Table 1 Baseline demographic and clinical characteristics (n=59)

Overall Survival

Patients on ALK inhibitors had better median OS (62 months for first-generation inhibitor, not reached for second-generation inhibitors) compared to chemotherapy (27 months; Table 2 and Figures 1 and 2), but this was not statistically significant (P=0.835, Figure 2). On subgroup analysis, patients with ALK-positive adenocarcinoma had significantly longer median OS than those with ALK-positive non-adenocarcinoma (62 months versus 8 months, P<0.05, Table 2). Patients on more than one ALK inhibitor had higher mean OS (57 months) than those who were only on one (26 months; Figure 3). However, this difference was not significant (P=0.079). The OS data for the second-generation ALK inibitors were not mature at the time of primary cutoff, and the median had not been reached.

Table 2 Associations between patient demographic and clinical characteristics and overall survival

Figure 1 Kaplan–Meier OS curves for chemotherapy and first- and second-generation ALK inhibitors.

Abbreviations: ALK, anaplastic lymphoma kinase; OS, overall survival.

Notes: Patients were treated with chemotherapy, or first or second generation ALK inhibitors.

Figure 2 Kaplan–Meier OS curves for chemotherapy and specific ALK inhibitors.

Abbreviations: ALK, anaplastic lymphoma kinase; OS, overall survival.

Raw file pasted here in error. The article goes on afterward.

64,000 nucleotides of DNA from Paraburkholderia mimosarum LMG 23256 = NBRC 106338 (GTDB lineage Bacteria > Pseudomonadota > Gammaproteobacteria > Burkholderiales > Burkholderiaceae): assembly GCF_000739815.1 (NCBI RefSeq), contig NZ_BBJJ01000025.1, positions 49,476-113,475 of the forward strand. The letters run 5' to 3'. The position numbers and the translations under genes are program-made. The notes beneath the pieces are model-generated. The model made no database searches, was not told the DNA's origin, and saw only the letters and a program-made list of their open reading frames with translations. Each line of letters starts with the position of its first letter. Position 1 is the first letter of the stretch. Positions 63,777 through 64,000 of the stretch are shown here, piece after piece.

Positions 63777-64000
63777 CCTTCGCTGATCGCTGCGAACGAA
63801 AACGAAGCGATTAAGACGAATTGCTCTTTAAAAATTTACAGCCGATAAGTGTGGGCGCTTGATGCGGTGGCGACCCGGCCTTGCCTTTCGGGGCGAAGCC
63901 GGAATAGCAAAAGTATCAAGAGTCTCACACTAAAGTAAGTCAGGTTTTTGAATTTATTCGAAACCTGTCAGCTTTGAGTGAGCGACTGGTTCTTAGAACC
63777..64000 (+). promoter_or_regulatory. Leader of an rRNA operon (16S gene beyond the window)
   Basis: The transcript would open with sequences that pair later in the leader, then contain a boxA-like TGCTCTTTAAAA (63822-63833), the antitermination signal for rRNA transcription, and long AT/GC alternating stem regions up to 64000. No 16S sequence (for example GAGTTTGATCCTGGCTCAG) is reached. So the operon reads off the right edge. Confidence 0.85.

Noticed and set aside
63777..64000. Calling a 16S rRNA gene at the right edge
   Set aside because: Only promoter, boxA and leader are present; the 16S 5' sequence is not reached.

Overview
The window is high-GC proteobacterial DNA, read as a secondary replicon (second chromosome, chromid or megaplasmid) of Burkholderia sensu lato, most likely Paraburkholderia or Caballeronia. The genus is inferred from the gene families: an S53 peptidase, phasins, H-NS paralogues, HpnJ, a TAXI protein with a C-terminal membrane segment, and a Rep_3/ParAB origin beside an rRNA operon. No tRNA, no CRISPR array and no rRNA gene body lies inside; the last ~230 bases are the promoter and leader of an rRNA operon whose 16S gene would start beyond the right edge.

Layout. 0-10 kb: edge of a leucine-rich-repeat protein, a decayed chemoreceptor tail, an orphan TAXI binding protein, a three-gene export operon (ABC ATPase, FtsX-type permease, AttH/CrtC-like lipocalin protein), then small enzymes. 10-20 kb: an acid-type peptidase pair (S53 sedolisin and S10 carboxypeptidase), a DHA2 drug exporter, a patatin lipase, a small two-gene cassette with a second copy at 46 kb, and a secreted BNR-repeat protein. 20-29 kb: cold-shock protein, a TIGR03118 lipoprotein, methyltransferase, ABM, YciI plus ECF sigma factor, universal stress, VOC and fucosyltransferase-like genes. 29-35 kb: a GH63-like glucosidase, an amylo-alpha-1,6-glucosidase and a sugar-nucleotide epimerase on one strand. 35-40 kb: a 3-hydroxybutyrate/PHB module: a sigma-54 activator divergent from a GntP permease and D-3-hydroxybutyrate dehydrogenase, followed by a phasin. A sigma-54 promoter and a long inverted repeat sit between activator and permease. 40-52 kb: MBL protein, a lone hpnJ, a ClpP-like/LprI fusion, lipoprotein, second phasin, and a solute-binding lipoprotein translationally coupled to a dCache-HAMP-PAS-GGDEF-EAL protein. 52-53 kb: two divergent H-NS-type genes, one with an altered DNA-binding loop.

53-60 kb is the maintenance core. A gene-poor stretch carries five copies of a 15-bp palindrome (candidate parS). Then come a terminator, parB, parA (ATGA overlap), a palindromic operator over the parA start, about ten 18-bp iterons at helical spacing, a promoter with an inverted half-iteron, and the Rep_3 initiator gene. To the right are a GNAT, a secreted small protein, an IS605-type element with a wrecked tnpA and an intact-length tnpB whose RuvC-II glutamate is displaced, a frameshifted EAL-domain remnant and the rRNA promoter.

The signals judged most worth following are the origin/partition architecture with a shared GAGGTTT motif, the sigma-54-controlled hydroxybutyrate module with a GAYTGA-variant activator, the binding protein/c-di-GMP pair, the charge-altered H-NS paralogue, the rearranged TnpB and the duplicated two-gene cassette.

Notes: Patients were treated with chemotherapy, crizotinib, ceritinib, and alectinib.

Figure 3 Kaplan–Meier OS curves by number of ALK-inhibitor lines.

Abbreviations: ALK, anaplastic lymphoma kinase; OS, overall survival.

Notes: Patients were treated with one or more ALK inhibitors.

Treatment Patterns

Of the 59 treated patients, eleven received first-line chemotherapy (cisplatin and pemetrexed) (Table 3). The remaining 48 patients were started on ALK inhibitors. Crizotinib was the most commonly prescribed ALK inhibitor (39.6%) followed by alectinib (33.3%) and ceritinib (27.1%). At the time of analysis, all eleven patients on first-line chemotherapy had progressed compared to only 19 (39.5%) patients on first-line ALK inhibitors (Table 3). All eleven patients who progressed on first-line chemotherapy went on to receive second-line treatment (Table 3). Approximately half (45.5%) of these patients received chemotherapy again as second-line treatment, while another half received ALK inhibitors.

Table 3 Overall response rate and time on treatment (n=59)

Majority of patients on first-line crizotinib (94.7%) received a second-generation ALK inhibitor as second-line treatment upon disease progression. At the time of analysis, two patients from this group went on to receive crizotinib as third-line treatment, and one patient received crizotinib as fourth-line treatment. No rebiopsies were performed when disease progressed on an ALK inhibitor.